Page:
Like millions of others last night, I watched the Academy Awards. And though I love watching people being rewarded for great work, I'm a whole lot more cynical since D-Day than I ever was. I no longer believe that an Oscar is really going to change these people's lives. It's not going to make them happier, or their marriage better. It's not going to stop a husband from cheating. And, as a I scanned the faces (and admired the dresses!) of the women at the Oscars, I found myself wondering what secrets those faces hid.
I suspect most people in my life would be stunned to know what I went through a little more than five years ago. Thinking back, they might recall that I'd seemed a bit...distant. Or that I'd lost weight, though I wasn't working out any more than usual. But most wouldn't have noticed a thing because I was a helluva an actress. I kept just about everyone in the dark. My life looked like the usual assortment of parenting and work.
Yet, watching those actresses last night, I was reminded how exhausting it is to pretend you're something you're not. And how lonely.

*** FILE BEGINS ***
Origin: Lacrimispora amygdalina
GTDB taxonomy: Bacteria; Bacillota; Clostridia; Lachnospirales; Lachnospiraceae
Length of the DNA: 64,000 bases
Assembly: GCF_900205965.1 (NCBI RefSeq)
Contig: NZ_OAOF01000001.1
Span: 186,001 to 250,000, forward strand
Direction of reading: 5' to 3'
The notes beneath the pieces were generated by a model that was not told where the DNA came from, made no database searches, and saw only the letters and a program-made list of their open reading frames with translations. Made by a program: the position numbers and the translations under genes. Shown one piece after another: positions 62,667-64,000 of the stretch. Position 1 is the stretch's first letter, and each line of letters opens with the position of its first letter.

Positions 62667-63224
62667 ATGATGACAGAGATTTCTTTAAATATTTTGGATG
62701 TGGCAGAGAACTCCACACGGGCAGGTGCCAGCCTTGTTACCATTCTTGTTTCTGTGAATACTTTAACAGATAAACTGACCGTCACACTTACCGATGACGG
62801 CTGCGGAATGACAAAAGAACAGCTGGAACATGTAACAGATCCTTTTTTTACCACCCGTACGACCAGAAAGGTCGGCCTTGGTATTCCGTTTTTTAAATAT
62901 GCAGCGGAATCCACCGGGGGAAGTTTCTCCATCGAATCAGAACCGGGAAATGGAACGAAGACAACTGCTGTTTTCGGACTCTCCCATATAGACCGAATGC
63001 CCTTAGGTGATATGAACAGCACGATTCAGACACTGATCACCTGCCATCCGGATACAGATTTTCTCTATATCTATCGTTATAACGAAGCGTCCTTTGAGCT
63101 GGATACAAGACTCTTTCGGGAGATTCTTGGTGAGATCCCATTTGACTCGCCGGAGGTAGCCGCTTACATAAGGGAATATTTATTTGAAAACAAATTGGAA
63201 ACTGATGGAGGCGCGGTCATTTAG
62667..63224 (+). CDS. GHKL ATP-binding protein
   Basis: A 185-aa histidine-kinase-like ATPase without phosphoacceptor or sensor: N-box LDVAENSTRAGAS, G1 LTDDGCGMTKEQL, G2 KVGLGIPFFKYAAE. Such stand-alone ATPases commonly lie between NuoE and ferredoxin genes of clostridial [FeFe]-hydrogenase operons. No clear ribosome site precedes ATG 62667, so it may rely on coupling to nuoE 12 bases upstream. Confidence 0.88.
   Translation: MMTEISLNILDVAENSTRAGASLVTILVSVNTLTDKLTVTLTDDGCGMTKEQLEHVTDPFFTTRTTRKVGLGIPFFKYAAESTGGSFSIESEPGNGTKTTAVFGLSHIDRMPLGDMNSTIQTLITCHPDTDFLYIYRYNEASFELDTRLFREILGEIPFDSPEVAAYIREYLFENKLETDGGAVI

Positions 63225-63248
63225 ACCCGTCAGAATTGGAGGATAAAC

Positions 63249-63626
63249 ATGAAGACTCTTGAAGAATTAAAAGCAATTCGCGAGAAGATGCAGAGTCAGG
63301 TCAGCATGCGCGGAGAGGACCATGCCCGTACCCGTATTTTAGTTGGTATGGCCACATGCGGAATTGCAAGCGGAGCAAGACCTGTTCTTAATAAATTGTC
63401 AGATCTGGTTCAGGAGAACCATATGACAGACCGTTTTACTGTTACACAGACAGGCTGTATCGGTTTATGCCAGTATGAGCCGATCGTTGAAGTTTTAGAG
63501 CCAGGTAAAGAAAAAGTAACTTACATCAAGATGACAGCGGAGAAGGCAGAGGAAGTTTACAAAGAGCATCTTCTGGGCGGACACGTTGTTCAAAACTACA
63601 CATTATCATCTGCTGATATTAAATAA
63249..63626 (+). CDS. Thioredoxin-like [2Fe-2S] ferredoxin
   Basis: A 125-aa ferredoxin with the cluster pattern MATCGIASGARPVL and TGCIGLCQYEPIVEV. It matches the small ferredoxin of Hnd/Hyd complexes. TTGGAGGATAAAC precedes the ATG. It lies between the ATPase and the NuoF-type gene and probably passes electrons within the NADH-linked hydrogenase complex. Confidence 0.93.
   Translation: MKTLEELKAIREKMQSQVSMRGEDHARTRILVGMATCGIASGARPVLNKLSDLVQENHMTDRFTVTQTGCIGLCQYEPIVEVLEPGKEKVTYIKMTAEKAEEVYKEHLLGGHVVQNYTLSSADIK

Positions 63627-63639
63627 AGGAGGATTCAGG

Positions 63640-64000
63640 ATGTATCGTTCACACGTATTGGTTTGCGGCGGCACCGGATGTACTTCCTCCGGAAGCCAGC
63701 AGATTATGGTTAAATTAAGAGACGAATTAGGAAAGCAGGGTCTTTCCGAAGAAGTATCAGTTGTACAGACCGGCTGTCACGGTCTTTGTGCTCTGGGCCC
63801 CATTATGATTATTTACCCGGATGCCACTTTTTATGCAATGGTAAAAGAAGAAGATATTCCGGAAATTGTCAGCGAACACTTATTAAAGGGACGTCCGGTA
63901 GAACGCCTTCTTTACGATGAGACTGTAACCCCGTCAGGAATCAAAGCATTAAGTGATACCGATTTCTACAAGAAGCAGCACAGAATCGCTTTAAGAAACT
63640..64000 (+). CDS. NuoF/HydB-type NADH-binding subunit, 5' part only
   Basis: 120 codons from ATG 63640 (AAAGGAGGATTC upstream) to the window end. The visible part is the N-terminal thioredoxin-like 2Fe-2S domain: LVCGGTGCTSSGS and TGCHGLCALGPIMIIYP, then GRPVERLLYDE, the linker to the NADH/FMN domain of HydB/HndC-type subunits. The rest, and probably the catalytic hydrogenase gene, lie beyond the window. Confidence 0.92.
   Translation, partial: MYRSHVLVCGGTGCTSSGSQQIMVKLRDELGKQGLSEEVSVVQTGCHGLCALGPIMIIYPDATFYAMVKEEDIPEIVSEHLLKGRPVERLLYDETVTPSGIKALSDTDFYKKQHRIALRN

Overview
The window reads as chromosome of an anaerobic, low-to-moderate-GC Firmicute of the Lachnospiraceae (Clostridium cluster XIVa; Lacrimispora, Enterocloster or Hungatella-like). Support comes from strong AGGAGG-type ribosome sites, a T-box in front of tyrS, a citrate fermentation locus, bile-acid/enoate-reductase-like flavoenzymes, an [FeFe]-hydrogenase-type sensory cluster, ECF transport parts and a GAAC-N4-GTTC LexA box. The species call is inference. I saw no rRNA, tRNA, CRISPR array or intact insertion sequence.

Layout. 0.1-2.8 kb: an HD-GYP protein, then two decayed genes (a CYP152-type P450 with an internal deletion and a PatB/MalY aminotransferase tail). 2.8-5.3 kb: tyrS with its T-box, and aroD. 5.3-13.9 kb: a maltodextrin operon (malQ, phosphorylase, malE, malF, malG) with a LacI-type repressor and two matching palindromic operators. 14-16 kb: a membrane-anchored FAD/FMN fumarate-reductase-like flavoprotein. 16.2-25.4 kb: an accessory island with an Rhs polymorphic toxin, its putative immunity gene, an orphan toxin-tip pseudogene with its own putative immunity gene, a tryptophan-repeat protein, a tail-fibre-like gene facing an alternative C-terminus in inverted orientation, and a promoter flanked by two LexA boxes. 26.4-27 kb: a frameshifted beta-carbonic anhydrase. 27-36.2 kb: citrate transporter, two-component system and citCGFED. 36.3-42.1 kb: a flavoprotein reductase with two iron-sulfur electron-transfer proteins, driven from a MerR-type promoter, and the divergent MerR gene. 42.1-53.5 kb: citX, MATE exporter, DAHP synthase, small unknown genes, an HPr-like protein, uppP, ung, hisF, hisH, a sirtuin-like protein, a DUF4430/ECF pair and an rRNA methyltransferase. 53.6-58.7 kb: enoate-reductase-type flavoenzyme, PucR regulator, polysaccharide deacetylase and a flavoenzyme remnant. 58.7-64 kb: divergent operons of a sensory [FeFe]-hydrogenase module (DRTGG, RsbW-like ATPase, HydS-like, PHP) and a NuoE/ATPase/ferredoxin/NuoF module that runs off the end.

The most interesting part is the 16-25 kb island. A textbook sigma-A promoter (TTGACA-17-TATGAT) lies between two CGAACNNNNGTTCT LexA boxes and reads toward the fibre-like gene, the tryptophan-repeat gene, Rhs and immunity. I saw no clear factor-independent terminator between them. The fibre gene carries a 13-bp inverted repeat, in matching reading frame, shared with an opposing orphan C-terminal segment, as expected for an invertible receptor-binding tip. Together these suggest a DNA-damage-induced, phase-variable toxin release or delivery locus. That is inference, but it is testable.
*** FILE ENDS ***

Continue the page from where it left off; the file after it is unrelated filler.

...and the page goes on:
Even now I find myself feeling somehow...apart...from others. I remind myself that they've had their share of pain, too, even if I don't know what it is. But I don't know that I believe that. I assume that most are exactly what they seem – busy moms, content wives.
I have a few friends who know what I went through. And it's enormously comforting to be able to speak freely. To not worry that I might let a detail slip that would raise questions. To not pretend.
I recently spoke to a friend about the movie The Descendants, which features a husband coming to terms with his wife's infidelity. She asked if I'd seen it. "No," I said, explaining that my husband avoids anything related to cheating and I wasn't sure if I wanted to see it myself.
"Oh...right," she said. Nothing more was said about it. Nothing needed to be. She understood. And that's incredibly comforting. The mask can come off.
But most days, it's firmly in place.